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Family Budgets

How was the budget for you? I’m still working it out – and it doesn’t help that I’m so easily distracted. Instead of concentrating on tax breaks and fuel prices I got completely side-tracked listening to the Chancellor announcing that the price of a pint of beer would fall by “one pence”. One pence? Is the country’s economy really at the mercy of a man who can’t tell the difference between singular and plural? My spellchecker is more numerate. How I harrumphed. My Colonel Blimp button went into overdrive and I was tweeting about it before you could say Disgusted of Tunbridge Wells.

That aside, I think that The Guardian and the BBC summed things up the best. The Guardian had a lovely piece about the girl who probably did best out of the budget – a young, car-driving geography and geology graduate who was working in the shale gas industry who was saving to buy her first house, for whom the budget was all good news (fuel tax down, tax breaks for the shale gas industry and mortgage help for first-time buyers). The only downside was she drinks wine (up 10p a bottle) not beer (down a penny a pint).

The BBC produced an ingenious budget calculator to help families work out whether they had benefited or lost from the budget. I tried it out and I think I’m £89 up.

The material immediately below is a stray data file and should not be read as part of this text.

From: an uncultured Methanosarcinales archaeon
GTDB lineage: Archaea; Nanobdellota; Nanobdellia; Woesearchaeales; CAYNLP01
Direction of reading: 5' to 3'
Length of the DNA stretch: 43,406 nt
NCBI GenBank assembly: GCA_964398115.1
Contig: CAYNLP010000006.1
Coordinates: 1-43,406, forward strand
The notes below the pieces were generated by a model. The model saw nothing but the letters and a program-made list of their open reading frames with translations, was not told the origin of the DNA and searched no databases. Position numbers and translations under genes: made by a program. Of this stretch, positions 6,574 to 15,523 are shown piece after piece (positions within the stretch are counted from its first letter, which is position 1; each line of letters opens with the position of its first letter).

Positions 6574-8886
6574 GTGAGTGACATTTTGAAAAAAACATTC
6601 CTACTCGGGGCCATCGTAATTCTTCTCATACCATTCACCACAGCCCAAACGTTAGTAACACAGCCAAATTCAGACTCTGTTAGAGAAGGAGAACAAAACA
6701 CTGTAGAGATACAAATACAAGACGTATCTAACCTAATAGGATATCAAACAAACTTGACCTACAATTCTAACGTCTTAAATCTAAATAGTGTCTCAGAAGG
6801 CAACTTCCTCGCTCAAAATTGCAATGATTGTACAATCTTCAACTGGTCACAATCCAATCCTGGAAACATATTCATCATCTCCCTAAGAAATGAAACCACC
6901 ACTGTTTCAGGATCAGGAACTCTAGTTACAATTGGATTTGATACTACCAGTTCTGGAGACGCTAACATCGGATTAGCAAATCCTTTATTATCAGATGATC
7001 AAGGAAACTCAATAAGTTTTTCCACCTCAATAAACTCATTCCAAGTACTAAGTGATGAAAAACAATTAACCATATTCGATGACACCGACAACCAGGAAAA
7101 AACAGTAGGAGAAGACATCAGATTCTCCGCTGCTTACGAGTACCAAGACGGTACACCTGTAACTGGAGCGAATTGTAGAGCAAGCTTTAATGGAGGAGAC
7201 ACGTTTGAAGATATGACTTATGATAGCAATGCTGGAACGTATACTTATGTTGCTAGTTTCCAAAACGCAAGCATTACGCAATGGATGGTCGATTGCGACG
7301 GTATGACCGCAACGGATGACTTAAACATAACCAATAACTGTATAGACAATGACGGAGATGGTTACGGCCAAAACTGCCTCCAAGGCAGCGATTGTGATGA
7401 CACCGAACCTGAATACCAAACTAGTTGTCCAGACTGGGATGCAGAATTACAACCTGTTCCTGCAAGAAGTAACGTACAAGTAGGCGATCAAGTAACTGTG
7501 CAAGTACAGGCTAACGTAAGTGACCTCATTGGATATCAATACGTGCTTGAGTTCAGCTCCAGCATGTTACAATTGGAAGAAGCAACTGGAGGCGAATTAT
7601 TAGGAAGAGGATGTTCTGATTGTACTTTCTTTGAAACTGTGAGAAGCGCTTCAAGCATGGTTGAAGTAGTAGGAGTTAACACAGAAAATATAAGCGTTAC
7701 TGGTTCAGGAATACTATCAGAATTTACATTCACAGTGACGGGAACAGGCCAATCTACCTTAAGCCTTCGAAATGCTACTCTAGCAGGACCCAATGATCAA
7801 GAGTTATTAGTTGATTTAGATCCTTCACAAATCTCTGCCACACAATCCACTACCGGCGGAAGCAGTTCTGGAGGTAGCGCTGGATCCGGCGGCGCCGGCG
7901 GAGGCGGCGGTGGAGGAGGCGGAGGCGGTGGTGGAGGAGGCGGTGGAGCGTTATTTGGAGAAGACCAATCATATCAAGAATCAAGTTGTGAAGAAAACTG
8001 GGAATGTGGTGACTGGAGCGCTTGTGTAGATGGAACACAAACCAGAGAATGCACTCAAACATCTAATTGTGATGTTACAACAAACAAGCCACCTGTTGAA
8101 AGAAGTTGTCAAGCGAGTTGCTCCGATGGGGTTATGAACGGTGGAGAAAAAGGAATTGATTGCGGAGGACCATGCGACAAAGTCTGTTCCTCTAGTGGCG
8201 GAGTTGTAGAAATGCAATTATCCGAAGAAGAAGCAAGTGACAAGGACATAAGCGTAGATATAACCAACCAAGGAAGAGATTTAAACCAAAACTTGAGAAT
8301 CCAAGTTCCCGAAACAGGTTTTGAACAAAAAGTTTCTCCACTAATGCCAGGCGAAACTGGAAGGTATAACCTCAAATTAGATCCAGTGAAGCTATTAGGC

The one thing studying the budget taught me is how little I actually know. But every day is a school day as my friend, Paul, says, so if nothing else I’ve learnt one thing – thanks to being completely baffled by reading that although the country’s deficit has gone down the country’s debt is going up.

What an earth is a deficit if it’s not a debt? They sound interchangeable to me – a point not lost on politicians apparently who have been known to swap them about indiscriminately just to confuse us. So, and this I didn’t know until yesterday, that Government debt will always be with us, a bit like a Japanese mortgage (property is so expensive in Japan that mortgages for some families go back generations). The deficit is more controllable, it’s the gap (almost always negative – surprise, surprise) between what comes in and what goes out at any one time – a bit like the national credit card bill. So even if, by some miracle, we tackled the current deficit and brought in more than we paid out, the debt would still be barely untouched.

The only thing that cheered me up – in a hollow-laughed, would-you-credit-it kind of way – was learning that one of Barclay’s biggest investment bankers, who brought home a bonus of £18m yesterday, is called Rich Ricci. Marvellous.

It was too good a story to keep to myself, so I was straight on the phone to the rest of the family, starting with my cousin, Penny.

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